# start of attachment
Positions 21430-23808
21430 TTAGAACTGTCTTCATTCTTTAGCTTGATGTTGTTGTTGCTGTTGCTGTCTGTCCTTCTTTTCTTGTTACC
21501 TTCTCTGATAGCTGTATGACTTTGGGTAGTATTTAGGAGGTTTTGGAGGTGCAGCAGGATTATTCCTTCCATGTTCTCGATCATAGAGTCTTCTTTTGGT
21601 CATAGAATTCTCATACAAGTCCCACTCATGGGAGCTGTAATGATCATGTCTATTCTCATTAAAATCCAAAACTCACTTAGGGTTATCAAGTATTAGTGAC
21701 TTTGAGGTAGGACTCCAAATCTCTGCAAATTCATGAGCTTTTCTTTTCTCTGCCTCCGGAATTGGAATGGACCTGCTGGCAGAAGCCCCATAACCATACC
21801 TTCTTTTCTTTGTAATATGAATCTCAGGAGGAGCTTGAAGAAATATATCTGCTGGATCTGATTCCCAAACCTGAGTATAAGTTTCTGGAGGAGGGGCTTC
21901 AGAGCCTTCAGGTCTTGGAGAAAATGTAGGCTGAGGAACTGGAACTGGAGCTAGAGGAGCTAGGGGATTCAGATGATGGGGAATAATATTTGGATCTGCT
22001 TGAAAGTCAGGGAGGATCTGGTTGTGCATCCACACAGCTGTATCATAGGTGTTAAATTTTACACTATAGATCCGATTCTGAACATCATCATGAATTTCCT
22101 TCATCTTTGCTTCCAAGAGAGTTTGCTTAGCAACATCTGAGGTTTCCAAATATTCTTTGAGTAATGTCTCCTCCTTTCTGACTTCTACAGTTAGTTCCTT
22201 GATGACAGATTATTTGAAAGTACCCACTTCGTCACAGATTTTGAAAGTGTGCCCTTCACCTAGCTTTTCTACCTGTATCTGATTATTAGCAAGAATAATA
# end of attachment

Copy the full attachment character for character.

Positions 21430-23808
21430 TTAGAACTGTCTTCATTCTTTAGCTTGATGTTGTTGTTGCTGTTGCTGTCTGTCCTTCTTTTCTTGTTACC
21501 TTCTCTGATAGCTGTATGACTTTGGGTAGTATTTAGGAGGTTTTGGAGGTGCAGCAGGATTATTCCTTCCATGTTCTCGATCATAGAGTCTTCTTTTGGT
21601 CATAGAATTCTCATACAAGTCCCACTCATGGGAGCTGTAATGATCATGTCTATTCTCATTAAAATCCAAAACTCACTTAGGGTTATCAAGTATTAGTGAC
21701 TTTGAGGTAGGACTCCAAATCTCTGCAAATTCATGAGCTTTTCTTTTCTCTGCCTCCGGAATTGGAATGGACCTGCTGGCAGAAGCCCCATAACCATACC
21801 TTCTTTTCTTTGTAATATGAATCTCAGGAGGAGCTTGAAGAAATATATCTGCTGGATCTGATTCCCAAACCTGAGTATAAGTTTCTGGAGGAGGGGCTTC
21901 AGAGCCTTCAGGTCTTGGAGAAAATGTAGGCTGAGGAACTGGAACTGGAGCTAGAGGAGCTAGGGGATTCAGATGATGGGGAATAATATTTGGATCTGCT
22001 TGAAAGTCAGGGAGGATCTGGTTGTGCATCCACACAGCTGTATCATAGGTGTTAAATTTTACACTATAGATCCGATTCTGAACATCATCATGAATTTCCT
22101 TCATCTTTGCTTCCAAGAGAGTTTGCTTAGCAACATCTGAGGTTTCCAAATATTCTTTGAGTAATGTCTCCTCCTTTCTGACTTCTACAGTTAGTTCCTT
22201 GATGACAGATTATTTGAAAGTACCCACTTCGTCACAGATTTTGAAAGTGTGCCCTTCACCTAGCTTTTCTACCTGTATCTGATTATTAGCAAGAATAATA